“What I did say that night was that Donald Trump is a sexist, a racist and a liar who would weaponize whatever he could,” he added.
Warren then chose to go on the record Monday evening with her account of the meeting two years ago.
“Among the topics that came up was what would happen if Democrats nominated a female candidate. I thought a woman could win; he disagreed,” Warren said in the statement.
The Progressive Change Campaign Committee, which backs Warren, released a statement Monday calling for a cease-fire between the two leading progressive candidates in the Democratic presidential primary.
“Going into the debate, Warren supporters should be talking about why her inspiring agenda and popularity across the party makes her best suited to unify and energize Democrats — and win swing voters to defeat Trump. That’s where our focus will be,” the statement read.
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“This was a private meeting. We wouldn’t talk about the details if we knew them,” the committee wrote.
Fellow Democratic candidate for president and entrepreneur Andrew Yang wrote on Twitter Tuesday that the back-and-forth between the two politicians was an unnecessary distraction from policy issues.
“Watching this Elizabeth-Bernie dynamic is upsetting,” Yang said. “We have big problems to solve and both want to solve them. I’m sure that’s where they would want our attention focused too.”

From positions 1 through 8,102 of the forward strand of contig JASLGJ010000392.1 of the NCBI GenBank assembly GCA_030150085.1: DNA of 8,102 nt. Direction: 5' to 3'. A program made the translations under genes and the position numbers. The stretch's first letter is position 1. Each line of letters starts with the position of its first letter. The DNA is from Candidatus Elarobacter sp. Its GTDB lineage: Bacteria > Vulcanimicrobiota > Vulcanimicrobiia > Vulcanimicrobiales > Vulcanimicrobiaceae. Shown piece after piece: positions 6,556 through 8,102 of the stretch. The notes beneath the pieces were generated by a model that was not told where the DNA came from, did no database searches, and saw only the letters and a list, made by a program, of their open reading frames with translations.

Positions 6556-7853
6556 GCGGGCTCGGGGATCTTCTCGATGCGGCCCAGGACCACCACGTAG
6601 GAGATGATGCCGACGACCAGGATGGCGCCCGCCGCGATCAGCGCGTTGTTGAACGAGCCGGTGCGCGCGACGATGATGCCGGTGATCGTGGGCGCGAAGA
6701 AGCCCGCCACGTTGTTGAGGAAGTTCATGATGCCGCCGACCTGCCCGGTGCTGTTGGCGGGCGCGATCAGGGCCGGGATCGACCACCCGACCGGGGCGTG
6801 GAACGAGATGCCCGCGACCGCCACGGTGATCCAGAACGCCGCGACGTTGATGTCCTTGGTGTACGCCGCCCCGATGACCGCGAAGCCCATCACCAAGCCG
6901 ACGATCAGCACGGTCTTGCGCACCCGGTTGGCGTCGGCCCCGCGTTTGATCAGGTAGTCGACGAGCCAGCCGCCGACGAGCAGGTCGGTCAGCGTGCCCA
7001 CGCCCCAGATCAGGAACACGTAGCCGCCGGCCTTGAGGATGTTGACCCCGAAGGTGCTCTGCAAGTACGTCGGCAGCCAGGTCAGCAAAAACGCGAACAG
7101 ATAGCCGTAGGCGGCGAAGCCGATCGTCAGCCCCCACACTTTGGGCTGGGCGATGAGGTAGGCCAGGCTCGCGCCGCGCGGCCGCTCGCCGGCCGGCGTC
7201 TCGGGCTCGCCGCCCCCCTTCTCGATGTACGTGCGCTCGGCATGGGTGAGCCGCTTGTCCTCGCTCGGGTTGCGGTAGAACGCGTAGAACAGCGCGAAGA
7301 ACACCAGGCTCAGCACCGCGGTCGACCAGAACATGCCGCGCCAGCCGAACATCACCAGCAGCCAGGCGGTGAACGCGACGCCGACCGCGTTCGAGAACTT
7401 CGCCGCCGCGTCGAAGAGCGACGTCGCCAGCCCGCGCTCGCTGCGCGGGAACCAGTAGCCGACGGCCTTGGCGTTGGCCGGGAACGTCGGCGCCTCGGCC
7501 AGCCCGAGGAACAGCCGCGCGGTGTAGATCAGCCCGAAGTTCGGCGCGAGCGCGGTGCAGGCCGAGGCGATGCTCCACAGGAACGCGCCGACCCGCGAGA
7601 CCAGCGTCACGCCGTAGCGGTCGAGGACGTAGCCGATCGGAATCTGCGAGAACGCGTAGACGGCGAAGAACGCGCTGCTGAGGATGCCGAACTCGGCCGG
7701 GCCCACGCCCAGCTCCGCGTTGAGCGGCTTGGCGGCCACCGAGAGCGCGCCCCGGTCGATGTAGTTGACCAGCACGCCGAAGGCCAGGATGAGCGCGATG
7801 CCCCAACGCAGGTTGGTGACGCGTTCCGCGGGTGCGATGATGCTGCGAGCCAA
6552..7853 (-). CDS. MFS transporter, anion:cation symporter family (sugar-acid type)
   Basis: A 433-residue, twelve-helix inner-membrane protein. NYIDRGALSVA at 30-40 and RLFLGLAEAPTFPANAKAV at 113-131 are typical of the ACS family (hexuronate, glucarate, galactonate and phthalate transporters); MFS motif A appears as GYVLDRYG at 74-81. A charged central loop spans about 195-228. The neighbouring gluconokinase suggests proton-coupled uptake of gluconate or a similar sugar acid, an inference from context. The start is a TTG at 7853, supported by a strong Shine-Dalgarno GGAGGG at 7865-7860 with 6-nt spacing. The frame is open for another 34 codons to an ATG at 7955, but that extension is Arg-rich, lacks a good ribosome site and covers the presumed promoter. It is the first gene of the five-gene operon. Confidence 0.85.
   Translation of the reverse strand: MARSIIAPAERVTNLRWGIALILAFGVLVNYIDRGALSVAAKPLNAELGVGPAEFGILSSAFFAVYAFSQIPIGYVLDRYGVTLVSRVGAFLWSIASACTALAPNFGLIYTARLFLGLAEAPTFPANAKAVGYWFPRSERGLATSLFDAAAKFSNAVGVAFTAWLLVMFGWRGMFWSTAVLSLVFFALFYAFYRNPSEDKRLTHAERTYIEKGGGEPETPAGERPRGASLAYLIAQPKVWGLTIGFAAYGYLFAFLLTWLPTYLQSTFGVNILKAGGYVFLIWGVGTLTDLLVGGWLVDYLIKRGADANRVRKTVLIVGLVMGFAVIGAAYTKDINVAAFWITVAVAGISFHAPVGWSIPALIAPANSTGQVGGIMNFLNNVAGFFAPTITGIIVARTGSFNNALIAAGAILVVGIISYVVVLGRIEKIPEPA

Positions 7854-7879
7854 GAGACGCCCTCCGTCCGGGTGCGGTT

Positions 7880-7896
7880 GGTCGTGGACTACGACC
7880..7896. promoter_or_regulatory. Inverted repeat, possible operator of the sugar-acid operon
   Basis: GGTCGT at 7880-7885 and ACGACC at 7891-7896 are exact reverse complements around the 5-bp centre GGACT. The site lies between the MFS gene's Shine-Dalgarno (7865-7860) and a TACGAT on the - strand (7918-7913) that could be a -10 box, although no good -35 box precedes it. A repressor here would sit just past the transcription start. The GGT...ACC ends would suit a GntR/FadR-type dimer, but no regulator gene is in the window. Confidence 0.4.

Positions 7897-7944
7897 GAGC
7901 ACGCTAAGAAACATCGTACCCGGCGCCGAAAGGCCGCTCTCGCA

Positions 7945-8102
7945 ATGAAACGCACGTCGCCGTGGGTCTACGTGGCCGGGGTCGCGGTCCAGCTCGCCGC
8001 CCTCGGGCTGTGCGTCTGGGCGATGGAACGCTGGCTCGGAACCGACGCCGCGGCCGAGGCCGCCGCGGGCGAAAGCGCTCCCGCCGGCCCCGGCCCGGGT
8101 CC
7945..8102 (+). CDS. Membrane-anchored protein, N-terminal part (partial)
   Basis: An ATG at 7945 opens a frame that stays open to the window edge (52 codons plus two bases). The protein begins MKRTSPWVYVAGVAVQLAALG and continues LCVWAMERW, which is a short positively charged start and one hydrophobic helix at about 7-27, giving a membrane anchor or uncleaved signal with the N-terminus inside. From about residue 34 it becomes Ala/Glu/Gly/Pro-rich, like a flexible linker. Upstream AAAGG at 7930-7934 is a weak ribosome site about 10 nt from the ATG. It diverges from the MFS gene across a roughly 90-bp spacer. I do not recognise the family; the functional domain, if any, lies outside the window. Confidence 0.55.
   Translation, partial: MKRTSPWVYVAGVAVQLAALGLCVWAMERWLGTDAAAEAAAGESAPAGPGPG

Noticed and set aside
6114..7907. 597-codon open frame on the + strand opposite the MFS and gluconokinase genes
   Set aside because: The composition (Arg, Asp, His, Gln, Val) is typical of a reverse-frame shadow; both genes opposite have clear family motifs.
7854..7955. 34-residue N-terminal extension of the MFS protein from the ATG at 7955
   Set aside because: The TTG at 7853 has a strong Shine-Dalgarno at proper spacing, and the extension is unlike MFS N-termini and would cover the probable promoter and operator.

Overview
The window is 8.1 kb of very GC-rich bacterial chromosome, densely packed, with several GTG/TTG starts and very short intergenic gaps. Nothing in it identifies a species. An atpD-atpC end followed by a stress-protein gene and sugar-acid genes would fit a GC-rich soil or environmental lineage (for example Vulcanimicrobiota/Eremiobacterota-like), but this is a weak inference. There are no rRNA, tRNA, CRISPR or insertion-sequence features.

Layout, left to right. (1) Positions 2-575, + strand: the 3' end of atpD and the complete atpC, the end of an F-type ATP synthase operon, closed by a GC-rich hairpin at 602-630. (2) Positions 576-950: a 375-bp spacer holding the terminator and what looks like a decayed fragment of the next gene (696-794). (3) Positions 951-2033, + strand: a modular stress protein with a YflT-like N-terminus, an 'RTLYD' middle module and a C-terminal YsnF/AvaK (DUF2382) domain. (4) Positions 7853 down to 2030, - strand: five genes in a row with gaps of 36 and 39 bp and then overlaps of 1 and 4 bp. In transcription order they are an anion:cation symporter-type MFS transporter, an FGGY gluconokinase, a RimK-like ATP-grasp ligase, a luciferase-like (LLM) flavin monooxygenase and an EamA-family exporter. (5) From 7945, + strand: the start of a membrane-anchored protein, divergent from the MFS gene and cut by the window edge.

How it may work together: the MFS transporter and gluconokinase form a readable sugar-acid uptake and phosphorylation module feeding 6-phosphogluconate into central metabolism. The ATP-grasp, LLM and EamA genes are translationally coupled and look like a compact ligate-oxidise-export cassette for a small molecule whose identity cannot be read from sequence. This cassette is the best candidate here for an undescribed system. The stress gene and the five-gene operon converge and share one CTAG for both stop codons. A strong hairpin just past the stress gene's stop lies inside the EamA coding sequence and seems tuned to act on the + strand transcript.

Rep. Tulsi Gabbard, D-Hawaii, defended Sanders, saying she also met with the Vermont independent before launching her 2020 bid.
“In that meeting, he showed me the greatest respect and encouragement, just as he always has,” Gabbard wrote on Twitter.
Neither Sanders nor Warren seemed to want to make their spat the focus of attention ahead of the debate.
In the run-up to Tuesday evening, the Sanders campaign signaled it was more interested in going after Biden during the debate, sending emails to supporters attacking the former vice president for his record on the Iraq War and voting for the North American Free Trade Agreement (NAFTA).
Warren’s team meanwhile was telling its supporters to back away from criticizing Sanders for sexism, according to BuzzFeed News. A Warren campaign official told fans and volunteers in a large group chat on Twitter Tuesday morning the plan was to deescalate the situation.
“I would be careful with the ‘sexism’ angle when it comes to the Bernie/Warren exchange individually — that’s not what this is about and I think it’ll be really bad news for us if that becomes what this is about (i.e. press asking her if she thinks Bernie is sexist),” the aide wrote.
“Is that what this is about broadly? Absolutely. But no one here is actually claiming Bernie himself is sexist (regardless of your own personal beliefs on that topic),” BuzzFeed News reported the staffer writing.
With the U.S. Senate poised to take up the impeachment trial of President Donald Trump in the coming weeks, Sens. Sanders, Warren and Amy Klobuchar of Minnesota are expected to be mostly off the campaign trail for several weeks, adding pressure on the candidates to perform well in the final debate before the Iowa caucuses.
Sanders was well positioned before the debate and has enjoyed a surge in recent weeks. He leads the field in Iowa with 20%, according to the latest poll from the Des Moines Register, and placed second in a recent Boston Herald poll on the New Hampshire primary.